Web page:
Wednesday, November 11, 2015

Preparing Your Car for Winter Driving


Preparing your car for winter is the best way to prepare yourself for the challenges of winter driving. From your car not wanting to start on a frigid morning, to lacking the traction you need to maintain control on the road, you can find yourself even more frustrated if you're not taking the extra steps to help you get your vehicle ready for the winter.

Tips for Preparing Your Car for Winter

There are several ways you can prepare according to the Car Care Council, a consumer education program that encourages car owners to "Be Car Care Aware."

  1. Check your battery. Cold weather is not a friend of your battery, so make sure that you have your battery and charging system checked and ready to go before the temperature dips.
  2. Make sure your cooling system is filled with antifreeze. Every two years, you should also have the system flushed out and refilled with new antifreeze.
  3. Verify that your wiper blades work properly and are sharp enough to handle winter snow and slush. Make sure to have a jug of spare windshield washer solution in your trunk.
  4. Test your heater and defroster to make sure that you will not be stranded on a cold day with no heat in your car, as well as fogged up windows.
  5. Have your oil and filter changed according to manufacturer's recommendations. For winter, consider having winter weight oil added if you live in a particularly cold climate. The technician who changes your oil will usually check your air, fuel, and transmission filters to make sure they are working right.
  6. If you need a tune up, have it done before winter to minimize sluggish performance, idling problems, and hard starts.
  7. Check to make sure your brakes are in good condition and, if necessary, replace the pads. Ensuring good braking action is particularly necessary in the winter. Cars with ABS brakes require a different technique than other brake systems.
  8. Have your technician take a look at your exhaust system to make sure it is stable and has no carbon monoxide leaks. Since you are more likely to garage your car in the winter, carbon monoxide can leak into the interior of your car. To prevent other deadly problems with exhaust, make sure that your garage doors open if you warm-up your car in the morning. Little known fact: Most modern cars do not need a warm up period to start driving.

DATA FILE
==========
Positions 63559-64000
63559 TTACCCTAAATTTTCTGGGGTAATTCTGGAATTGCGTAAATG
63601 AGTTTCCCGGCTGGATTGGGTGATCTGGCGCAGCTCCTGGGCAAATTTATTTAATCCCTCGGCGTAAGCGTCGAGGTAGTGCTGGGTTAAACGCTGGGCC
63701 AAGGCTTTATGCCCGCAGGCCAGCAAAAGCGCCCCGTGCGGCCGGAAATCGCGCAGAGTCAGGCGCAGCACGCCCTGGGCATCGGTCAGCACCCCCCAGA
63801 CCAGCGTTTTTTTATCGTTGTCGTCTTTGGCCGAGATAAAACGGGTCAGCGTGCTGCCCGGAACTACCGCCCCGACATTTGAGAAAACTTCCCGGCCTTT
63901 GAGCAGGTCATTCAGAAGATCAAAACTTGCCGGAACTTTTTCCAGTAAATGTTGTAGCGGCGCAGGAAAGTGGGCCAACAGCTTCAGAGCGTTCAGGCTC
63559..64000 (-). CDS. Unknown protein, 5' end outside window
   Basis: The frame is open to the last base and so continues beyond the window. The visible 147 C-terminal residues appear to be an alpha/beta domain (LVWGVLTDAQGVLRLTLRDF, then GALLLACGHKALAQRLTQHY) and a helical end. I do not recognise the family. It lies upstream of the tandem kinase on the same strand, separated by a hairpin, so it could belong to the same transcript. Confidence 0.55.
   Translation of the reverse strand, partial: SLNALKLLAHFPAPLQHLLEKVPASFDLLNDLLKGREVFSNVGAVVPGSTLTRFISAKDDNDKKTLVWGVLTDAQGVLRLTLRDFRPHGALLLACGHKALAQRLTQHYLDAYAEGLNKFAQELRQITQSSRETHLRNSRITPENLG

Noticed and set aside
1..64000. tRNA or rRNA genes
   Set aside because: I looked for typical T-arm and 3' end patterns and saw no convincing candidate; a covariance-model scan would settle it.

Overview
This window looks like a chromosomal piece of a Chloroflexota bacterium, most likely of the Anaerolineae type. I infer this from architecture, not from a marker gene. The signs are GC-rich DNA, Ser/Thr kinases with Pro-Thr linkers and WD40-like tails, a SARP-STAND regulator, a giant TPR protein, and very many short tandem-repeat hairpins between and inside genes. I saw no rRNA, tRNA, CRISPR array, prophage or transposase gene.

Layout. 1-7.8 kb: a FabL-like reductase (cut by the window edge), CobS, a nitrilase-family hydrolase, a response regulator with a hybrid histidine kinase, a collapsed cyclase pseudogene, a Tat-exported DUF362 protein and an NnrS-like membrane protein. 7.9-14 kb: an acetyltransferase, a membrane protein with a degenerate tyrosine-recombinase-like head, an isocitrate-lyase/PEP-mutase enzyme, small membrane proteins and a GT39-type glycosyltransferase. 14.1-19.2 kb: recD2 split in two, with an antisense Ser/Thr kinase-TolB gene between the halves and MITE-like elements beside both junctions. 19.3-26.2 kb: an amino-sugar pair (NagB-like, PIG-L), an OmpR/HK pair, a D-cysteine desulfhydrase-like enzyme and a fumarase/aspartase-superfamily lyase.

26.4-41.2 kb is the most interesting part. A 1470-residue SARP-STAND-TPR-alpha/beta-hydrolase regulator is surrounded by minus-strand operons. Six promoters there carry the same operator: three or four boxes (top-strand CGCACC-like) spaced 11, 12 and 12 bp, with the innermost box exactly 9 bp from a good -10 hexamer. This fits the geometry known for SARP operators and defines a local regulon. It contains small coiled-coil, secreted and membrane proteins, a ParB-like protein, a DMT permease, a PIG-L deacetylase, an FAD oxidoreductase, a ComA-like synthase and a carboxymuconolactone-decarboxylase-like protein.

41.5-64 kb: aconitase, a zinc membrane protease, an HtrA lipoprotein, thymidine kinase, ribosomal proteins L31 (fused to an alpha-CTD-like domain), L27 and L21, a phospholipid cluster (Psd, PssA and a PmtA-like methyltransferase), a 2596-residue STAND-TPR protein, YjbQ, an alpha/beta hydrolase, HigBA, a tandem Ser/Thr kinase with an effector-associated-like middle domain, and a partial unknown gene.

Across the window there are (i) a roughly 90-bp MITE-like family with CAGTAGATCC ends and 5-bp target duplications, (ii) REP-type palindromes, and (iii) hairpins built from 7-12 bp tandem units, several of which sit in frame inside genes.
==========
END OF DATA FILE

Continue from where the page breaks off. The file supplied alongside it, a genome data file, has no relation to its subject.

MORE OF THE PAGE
9. Check the condition of your tires before winter to make sure that they have enough tread and that the pressure is right. If you are approaching the point where you should replace your tires, consider doing so before winter for easier driving. Throughout the winter, make sure to check the tire pressure. Depending on where you live, you might want to invest in snow tires with special treads to better maneuver slick roads. In checking your tire pressure, don't forget the spare.
  10. Make sure that all interior and exterior lights work properly to warn other drivers of your presence, and for driving conditions when visibility can be difficult.

More Common Sense Precautions

Even after taking all these steps to prepare your car for winter, there are a few other actions you should take to prevent problems. Keeping your gas tank at least half full will reduce the chances of moisture accumulating in your gas lines and also make sure you have enough gas to make the trip in case of weather delays that keep you stranded on the road. To keep your windows clear, invest in a good ice paper and snow brush, and stock other emergency tools such as jumper cables, flashlight, blankets, flares, candles or matches, bottled water, medications, and food and drink to sustain you if you get stranded. You might even have a few extra pairs of socks in the glove compartment; if you put them out over your shoes, you can get better traction in the snow.

Jen Stott is a writer and blogger, and works as the Content Director at Be Locally SEO in Salt Lake City, Utah. Allow a mechanic to assist in preparing your car for winter with thorough testing.
Article Source: http://EzineArticles.com/expert/Jen_Stott/2109812

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